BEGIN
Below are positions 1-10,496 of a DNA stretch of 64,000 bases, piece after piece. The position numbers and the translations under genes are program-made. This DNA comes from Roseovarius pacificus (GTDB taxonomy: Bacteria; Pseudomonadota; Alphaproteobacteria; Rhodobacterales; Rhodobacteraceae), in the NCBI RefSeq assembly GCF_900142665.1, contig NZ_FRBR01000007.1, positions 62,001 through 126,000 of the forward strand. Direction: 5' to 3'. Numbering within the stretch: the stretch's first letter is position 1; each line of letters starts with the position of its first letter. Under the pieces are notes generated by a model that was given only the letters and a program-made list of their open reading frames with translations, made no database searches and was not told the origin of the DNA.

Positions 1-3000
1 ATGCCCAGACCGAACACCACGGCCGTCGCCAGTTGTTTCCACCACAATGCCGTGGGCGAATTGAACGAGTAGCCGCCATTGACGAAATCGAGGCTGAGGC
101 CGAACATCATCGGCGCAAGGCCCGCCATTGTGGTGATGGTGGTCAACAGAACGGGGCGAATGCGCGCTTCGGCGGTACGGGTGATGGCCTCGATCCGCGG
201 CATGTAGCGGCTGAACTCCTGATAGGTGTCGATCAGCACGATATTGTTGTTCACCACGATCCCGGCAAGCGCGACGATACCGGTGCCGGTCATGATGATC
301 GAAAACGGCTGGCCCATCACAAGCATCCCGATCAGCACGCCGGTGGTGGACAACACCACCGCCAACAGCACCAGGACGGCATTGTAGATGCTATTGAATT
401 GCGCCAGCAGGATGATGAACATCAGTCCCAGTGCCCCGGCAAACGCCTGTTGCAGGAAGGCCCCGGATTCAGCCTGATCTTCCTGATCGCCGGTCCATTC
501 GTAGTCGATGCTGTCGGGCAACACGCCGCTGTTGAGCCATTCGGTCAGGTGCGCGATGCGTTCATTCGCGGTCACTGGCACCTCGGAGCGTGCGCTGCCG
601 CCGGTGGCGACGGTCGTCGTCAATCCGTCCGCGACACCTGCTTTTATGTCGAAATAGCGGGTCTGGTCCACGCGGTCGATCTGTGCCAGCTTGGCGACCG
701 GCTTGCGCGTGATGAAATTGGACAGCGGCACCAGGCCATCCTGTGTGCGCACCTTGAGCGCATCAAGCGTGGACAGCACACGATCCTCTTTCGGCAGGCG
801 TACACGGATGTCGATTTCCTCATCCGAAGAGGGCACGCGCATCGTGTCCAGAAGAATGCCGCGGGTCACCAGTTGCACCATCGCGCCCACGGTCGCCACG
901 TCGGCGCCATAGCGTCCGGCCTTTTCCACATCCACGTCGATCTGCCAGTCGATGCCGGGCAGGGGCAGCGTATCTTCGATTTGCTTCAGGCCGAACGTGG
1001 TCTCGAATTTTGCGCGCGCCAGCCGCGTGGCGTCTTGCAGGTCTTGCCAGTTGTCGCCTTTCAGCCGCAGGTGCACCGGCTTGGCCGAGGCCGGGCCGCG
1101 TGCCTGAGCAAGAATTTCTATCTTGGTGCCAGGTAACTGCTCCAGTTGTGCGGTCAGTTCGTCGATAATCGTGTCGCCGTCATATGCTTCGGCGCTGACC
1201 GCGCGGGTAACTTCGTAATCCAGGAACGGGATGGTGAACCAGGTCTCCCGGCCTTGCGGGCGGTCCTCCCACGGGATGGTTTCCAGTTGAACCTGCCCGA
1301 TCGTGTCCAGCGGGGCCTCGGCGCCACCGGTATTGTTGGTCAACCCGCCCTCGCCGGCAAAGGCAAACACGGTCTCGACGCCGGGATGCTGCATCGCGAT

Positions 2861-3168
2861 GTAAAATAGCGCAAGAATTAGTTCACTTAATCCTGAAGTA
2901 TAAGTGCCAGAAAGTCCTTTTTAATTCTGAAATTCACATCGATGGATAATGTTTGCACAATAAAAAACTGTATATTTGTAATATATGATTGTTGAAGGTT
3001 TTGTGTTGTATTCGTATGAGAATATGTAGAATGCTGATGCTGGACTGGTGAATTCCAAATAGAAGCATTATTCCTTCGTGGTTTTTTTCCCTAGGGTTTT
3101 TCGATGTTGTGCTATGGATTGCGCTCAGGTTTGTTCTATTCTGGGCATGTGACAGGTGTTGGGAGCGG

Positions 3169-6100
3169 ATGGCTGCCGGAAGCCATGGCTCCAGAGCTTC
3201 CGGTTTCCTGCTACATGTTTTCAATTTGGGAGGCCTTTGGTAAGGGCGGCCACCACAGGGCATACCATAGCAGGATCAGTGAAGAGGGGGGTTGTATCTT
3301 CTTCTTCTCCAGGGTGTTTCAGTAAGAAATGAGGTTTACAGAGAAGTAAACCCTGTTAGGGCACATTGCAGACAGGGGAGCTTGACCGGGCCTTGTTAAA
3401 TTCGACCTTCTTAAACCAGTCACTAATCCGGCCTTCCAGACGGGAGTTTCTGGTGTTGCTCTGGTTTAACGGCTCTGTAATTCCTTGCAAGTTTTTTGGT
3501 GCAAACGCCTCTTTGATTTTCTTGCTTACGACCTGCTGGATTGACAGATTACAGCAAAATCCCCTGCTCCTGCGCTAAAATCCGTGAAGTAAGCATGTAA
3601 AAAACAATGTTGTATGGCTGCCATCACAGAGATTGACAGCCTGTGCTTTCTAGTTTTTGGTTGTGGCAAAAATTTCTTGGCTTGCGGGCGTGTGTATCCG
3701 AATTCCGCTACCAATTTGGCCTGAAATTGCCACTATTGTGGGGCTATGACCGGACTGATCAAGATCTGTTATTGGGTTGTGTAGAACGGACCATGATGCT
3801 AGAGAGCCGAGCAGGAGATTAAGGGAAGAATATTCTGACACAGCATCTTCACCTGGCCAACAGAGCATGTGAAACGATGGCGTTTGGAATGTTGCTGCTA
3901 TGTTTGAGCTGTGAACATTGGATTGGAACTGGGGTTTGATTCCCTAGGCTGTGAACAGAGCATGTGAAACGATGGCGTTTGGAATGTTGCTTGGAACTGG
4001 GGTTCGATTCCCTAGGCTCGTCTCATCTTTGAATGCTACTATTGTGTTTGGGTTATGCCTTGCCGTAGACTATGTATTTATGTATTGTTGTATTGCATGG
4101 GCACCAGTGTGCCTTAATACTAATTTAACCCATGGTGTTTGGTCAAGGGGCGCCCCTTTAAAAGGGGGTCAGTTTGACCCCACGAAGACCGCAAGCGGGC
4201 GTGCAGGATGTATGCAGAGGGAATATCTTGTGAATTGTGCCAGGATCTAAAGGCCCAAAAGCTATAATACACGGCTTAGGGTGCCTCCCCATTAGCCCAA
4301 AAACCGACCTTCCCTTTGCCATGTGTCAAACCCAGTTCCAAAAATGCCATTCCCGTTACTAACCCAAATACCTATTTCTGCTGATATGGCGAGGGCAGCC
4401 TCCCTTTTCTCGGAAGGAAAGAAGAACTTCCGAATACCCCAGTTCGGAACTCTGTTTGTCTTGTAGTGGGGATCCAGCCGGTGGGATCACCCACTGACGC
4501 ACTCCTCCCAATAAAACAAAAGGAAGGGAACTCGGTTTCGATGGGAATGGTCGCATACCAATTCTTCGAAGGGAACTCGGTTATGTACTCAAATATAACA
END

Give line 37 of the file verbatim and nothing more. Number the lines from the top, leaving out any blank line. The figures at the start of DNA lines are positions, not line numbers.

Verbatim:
4501 ACTCCTCCCAATAAAACAAAAGGAAGGGAACTCGGTTTCGATGGGAATGGTCGCATACCAATTCTTCGAAGGGAACTCGGTTATGTACTCAAATATAACA